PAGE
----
Interest-only loans are back for some borrowers
Ryan Summerlin April 18, 2014
For the past several years, it seems every month brought fewer and fewer choices for borrowers. This made my job both easier and more difficult. The easy part was the client had fewer options to consider so the conversation about comparing options was much simpler. The harder part was when the clients situation did not quite fit the one size fits all loan programs that were the stuff of Barney Frank’s dreams and desires.
One of the tenants of the Dodd-Frank Act was to save consumers from themselves at all costs, and interest only loans were deemed a significant threat to the public’s well-being. Interest-only loans are mortgage loans that the borrower only pays monthly interest payments on and never is required to make a principal payment, at least in the first several years.
Never Say ‘Interest Only’ again
As such it was deemed that Fannie Mae, Freddie Mac and FHA should never utter the words “interest only” again. Lenders who originated such loans would never be able to sell them to the agencies, and for a long time there simply have been few if any interest only options. Lenders who do originate interest only loans will have to hold them on their books for the duration.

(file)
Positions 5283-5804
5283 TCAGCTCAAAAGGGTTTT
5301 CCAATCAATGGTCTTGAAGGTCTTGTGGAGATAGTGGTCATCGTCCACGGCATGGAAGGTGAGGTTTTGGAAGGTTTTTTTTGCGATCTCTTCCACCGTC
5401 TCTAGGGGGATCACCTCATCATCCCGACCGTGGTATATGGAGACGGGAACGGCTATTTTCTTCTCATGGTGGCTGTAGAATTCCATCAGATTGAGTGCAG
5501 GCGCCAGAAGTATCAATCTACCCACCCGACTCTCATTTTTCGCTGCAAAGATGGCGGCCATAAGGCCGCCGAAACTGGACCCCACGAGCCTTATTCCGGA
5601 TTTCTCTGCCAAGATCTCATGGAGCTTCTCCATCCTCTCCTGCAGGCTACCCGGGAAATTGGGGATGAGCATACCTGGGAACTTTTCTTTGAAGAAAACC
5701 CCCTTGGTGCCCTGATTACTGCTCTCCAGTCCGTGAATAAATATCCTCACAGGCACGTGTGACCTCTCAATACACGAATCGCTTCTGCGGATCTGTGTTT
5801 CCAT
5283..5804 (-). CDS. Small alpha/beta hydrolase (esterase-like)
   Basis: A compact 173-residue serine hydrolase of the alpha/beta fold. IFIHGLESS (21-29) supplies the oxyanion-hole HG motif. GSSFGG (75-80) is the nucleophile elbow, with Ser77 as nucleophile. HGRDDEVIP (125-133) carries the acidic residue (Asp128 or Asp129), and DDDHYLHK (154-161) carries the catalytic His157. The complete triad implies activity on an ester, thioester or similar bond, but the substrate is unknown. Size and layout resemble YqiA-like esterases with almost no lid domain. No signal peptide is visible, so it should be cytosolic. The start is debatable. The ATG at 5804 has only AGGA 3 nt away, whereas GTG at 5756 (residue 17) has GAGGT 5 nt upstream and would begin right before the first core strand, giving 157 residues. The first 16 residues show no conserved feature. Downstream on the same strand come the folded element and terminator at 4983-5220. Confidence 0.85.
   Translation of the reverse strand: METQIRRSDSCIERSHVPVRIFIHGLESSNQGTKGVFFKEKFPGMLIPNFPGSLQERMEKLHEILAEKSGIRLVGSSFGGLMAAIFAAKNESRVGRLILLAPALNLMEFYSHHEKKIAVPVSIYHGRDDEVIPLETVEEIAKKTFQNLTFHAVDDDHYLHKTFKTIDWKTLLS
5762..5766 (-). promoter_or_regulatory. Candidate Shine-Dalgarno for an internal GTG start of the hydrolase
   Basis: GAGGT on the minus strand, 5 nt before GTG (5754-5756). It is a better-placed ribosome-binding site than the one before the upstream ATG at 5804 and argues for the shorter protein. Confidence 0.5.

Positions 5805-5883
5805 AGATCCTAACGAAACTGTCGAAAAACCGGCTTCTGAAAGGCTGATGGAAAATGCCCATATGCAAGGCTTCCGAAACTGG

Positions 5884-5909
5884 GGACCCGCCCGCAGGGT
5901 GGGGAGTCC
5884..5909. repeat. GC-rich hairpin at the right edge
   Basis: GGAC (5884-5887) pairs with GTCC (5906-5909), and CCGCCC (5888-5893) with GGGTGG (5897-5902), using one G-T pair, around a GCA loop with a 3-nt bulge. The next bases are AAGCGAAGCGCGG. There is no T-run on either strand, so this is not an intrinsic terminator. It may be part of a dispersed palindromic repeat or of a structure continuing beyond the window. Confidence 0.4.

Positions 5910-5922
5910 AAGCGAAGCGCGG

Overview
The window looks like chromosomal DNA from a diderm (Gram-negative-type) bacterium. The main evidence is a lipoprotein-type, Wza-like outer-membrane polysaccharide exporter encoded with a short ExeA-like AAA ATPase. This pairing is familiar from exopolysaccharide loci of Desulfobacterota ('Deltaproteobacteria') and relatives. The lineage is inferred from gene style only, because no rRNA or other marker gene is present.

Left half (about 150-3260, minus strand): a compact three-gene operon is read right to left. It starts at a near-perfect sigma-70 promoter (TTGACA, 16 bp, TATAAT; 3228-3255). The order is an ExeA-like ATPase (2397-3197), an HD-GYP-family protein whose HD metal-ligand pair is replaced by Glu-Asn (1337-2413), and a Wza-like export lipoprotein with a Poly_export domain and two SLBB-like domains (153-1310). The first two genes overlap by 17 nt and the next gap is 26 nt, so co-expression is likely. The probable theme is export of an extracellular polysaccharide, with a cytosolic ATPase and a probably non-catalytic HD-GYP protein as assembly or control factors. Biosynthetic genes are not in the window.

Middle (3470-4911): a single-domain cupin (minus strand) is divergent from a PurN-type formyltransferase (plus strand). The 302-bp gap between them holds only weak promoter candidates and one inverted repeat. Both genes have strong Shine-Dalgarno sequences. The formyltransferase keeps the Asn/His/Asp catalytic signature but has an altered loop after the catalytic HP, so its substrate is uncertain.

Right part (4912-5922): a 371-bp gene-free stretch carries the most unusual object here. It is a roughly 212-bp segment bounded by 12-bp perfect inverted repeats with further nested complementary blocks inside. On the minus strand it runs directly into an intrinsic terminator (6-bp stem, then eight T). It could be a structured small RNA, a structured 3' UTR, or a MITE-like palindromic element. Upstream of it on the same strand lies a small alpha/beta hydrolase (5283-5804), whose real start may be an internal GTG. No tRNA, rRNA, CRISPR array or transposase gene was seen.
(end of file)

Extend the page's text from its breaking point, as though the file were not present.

Quite recently, one of the lenders we represent has brought out an interest only loan program, and I expect there will be some takers for it, though it is not the deal it once was and this is not a program for everyone.
One will not find a 30-year fixed rate on an interest only loan, rather the term will likely be fixed for 3.5 or seven years. After the initial period, the loan will adjust annually, and after 10 years, the loan will convert to a 20-year amortization and the borrower will see a significant jump in monthly payments.
The rate will also be somewhat higher than on a 30-fixed or similar adjustable rate loan, and the required equity for a refi or down payment for a purchase will be substantially higher than taking out a fully amortized loan.
For a purchase one would have to put a minimum of 20 percent down and for a refi the maximum loan would be 65-70 percent LTV.
Worth The Effort
However for some the lower payment may make all of the above worth the effort. On a purchase loan of $400,000 with 20 percent down and a five year fixed rate the interest only payment would be $1,208. On a similar fully amortized loan the payment would be over $500 per month higher.
One must be well qualified as well with excellent credit and fully documented income, and one will be qualified at a higher payment than the interest only payment to assure when the loan goes into the fully amortized phase the borrower can afford the higher payment and a substantial amount of liquid assets is required. Interest-only loans are also unavailable to first time homebuyers.
Hopefully this change will mark the start of more loan programs and we will see more and more options available for borrowers.
Chris Neuswanger is a loan originator at Macro Financial Group in Avon and may be reached at 970-748-0342. He welcomes mortgage related inquiries from readers. His blog and a collection of his columns may be found at www.mtnmortgage guy.com.